The oft-stated ideal of ecumenicity is, “In essentials, unity. In non-essentials, liberty. In all things, love.” Those of us on the religious right should adopt a similar principle and clearly define the boundaries between what is essential and what is non-essential in matters of policy and politics.
Protecting the sanctity of innocent human life, seeking reconciliation among people of all racial and ethnic groups, and defending the traditional definition of marriage are clearly essentials. Those matters are based on principles that can be clearly derived from Scripture. Other issues, however, are less clear.
For example, can someone be a part of the “religious right” and support increases in immigration or a path to citizenship for undocumented immigrants? The fact that question can even be asked shows how we’ve muddied the waters. This is an issue on which thoughtful, politically conservative Christians can disagree. Yet this and similar non-essential issues are often used as a litmus test to divide us. The effect is that we lose influence on core Christian issues because of infighting over secondary matters. We must be careful and deliberate about where we draw the lines of political heresy so as not to destroy our already fragile faction.
5. Don’t Pledge Allegiance to a Party
Our allegiance to any political party should be modest, contingent, and made with a full awareness that both the Republican and Democratic parties will attempt to distance themselves from us as soon as elections are over. Both parties have always done so and will likely continue that tradition until the Eschaton. Despite this history we are caught up in an endless cycle of expressing unreserved fealty to political candidates during the election season and then expressing shock and dismay when they distance themselves from our agenda.
Our political expectations should be more modest. We should seek to elect leaders who will provide for our national security, promote proximate justice, and slow the process of cultural disorder, allowing us the room to maneuver to re-strengthen and fortify society’s other institutions. This last function is why protecting religious liberty should always be a priority concern, and why supporting religious freedom should be a minimum requirement to get our vote.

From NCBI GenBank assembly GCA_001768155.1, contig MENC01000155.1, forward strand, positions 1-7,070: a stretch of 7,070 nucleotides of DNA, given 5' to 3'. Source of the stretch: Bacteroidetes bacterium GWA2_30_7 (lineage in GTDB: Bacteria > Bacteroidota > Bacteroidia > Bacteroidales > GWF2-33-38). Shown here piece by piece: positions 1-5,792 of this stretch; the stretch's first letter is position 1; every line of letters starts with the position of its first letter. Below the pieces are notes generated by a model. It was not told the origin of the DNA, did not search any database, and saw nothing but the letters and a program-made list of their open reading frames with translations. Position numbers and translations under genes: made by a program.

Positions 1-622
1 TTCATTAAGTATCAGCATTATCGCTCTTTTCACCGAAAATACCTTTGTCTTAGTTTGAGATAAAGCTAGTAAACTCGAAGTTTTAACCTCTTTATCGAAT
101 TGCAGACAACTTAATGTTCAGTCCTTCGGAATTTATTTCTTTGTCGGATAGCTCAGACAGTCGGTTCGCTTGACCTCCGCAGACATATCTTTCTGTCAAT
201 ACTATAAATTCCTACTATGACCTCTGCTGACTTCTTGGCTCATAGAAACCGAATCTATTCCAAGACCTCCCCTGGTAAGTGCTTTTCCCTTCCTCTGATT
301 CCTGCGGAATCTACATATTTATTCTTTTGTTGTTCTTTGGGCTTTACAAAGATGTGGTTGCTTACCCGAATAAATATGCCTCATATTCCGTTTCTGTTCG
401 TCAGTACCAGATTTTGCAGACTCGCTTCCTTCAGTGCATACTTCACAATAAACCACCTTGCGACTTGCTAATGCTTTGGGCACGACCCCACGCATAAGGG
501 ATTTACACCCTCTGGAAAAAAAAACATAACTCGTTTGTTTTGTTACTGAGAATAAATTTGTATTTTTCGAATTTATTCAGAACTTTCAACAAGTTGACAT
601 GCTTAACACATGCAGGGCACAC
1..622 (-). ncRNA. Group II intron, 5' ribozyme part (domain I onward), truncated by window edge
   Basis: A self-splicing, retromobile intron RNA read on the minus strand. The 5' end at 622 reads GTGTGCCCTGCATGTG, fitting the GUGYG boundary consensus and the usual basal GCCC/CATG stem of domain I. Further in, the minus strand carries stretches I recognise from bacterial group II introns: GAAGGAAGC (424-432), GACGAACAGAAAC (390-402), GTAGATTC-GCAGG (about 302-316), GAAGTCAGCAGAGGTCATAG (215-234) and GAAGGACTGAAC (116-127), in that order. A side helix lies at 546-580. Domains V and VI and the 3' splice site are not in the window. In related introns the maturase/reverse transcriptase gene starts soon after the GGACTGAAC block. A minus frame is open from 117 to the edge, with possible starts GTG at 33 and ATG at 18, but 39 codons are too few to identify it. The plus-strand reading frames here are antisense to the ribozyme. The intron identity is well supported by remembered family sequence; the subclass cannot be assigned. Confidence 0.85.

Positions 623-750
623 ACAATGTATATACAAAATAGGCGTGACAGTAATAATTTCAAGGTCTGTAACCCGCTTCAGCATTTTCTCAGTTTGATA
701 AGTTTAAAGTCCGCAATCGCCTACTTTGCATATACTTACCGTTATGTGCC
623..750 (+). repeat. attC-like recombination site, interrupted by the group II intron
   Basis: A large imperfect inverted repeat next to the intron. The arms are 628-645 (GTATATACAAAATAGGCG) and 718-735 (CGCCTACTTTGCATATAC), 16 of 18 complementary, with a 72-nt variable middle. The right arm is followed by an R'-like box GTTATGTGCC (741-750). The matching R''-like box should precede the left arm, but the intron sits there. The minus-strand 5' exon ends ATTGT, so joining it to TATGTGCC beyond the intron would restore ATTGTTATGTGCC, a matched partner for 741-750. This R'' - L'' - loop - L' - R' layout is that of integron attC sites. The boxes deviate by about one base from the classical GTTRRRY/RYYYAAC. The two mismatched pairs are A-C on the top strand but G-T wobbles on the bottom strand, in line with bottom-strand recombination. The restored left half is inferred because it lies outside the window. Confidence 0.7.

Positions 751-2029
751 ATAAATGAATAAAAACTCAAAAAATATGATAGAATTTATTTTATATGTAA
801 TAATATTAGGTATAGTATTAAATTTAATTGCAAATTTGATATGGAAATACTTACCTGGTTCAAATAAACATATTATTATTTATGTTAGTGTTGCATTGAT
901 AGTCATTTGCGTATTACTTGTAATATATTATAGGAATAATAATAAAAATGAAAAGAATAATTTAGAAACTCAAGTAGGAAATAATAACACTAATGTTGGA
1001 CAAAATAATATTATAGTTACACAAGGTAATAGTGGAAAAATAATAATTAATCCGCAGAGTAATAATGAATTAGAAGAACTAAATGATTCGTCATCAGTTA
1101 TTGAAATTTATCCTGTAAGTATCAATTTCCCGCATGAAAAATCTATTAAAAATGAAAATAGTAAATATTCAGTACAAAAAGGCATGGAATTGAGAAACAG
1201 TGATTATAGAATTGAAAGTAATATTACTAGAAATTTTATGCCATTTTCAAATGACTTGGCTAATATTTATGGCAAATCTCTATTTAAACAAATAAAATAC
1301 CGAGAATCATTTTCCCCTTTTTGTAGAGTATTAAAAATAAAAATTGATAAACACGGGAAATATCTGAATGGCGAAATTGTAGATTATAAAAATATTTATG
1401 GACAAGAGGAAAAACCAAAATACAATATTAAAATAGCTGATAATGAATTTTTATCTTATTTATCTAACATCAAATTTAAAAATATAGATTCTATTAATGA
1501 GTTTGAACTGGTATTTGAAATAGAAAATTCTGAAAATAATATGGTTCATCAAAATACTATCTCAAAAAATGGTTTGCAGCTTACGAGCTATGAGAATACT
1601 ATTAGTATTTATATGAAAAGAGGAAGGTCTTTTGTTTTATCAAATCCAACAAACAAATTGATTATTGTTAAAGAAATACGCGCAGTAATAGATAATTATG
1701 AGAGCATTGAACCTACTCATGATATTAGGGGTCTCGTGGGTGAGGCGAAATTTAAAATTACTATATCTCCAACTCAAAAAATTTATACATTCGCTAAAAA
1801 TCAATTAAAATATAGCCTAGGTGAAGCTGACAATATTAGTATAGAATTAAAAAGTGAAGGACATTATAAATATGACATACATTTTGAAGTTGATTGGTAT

6. Defend Religious Liberty for All
If you can’t bring yourself to defend the religious liberty of non-Christians for noble reasons (i.e., respecting freedom of conscience) at least do so for pragmatic tribal reasons. As Russell Moore has said,
Brothers and sisters, when you have a government that says we can decide whether or not a house of worship can be constructed based upon the theological beliefs of that house of worship, then there are going to be Southern Baptist churches in San Francisco and New York and throughout this country who are not going to be able to build.
7. Rebut the Theocracy Canard
There are those who call us “Christianists” and claim we’re attempting to “impose a theocracy”—because name-calling and scaremongering are easier than engaging us in debate. But there are also those who make such claims out of honest ignorance. For example, many of our fellow citizens don’t know much about religion and are likely unaware that the largest Protestant denomination in America, Southern Baptists, cannot even tolerate a centralized church government, much less a central government controlled by the church. Thinking that a nation full of congregationalists (nondenominationalists, Southern Baptists, etc.) wants to establish a theocratic regime is about as absurd as believing anarchists want to create a centralized government. Absurd or not, though, communicating this reality and addressing misunderstanding in a non-threatening manner is an important role we must carry out.
8. Dethrone Those Who Denigrated Character
The most shameful legacy of the 2016 political season will be how it revealed conservative Christians were willing to abandon the importance of a political leader’s character for partisan political purposes. For several months we’ve witnessed respected evangelical leaders twist Scripture to justify supporting a “pro-life” candidate who said he would use the military to murder innocent women and children. Had they made the appeal strictly on pragmatic considerations, it would be scandalous yet understandable. Instead, they mocked and demeaned the virtue of fellow believers who refuse to discard the notion that the character of our nation’s highest leaders still matters.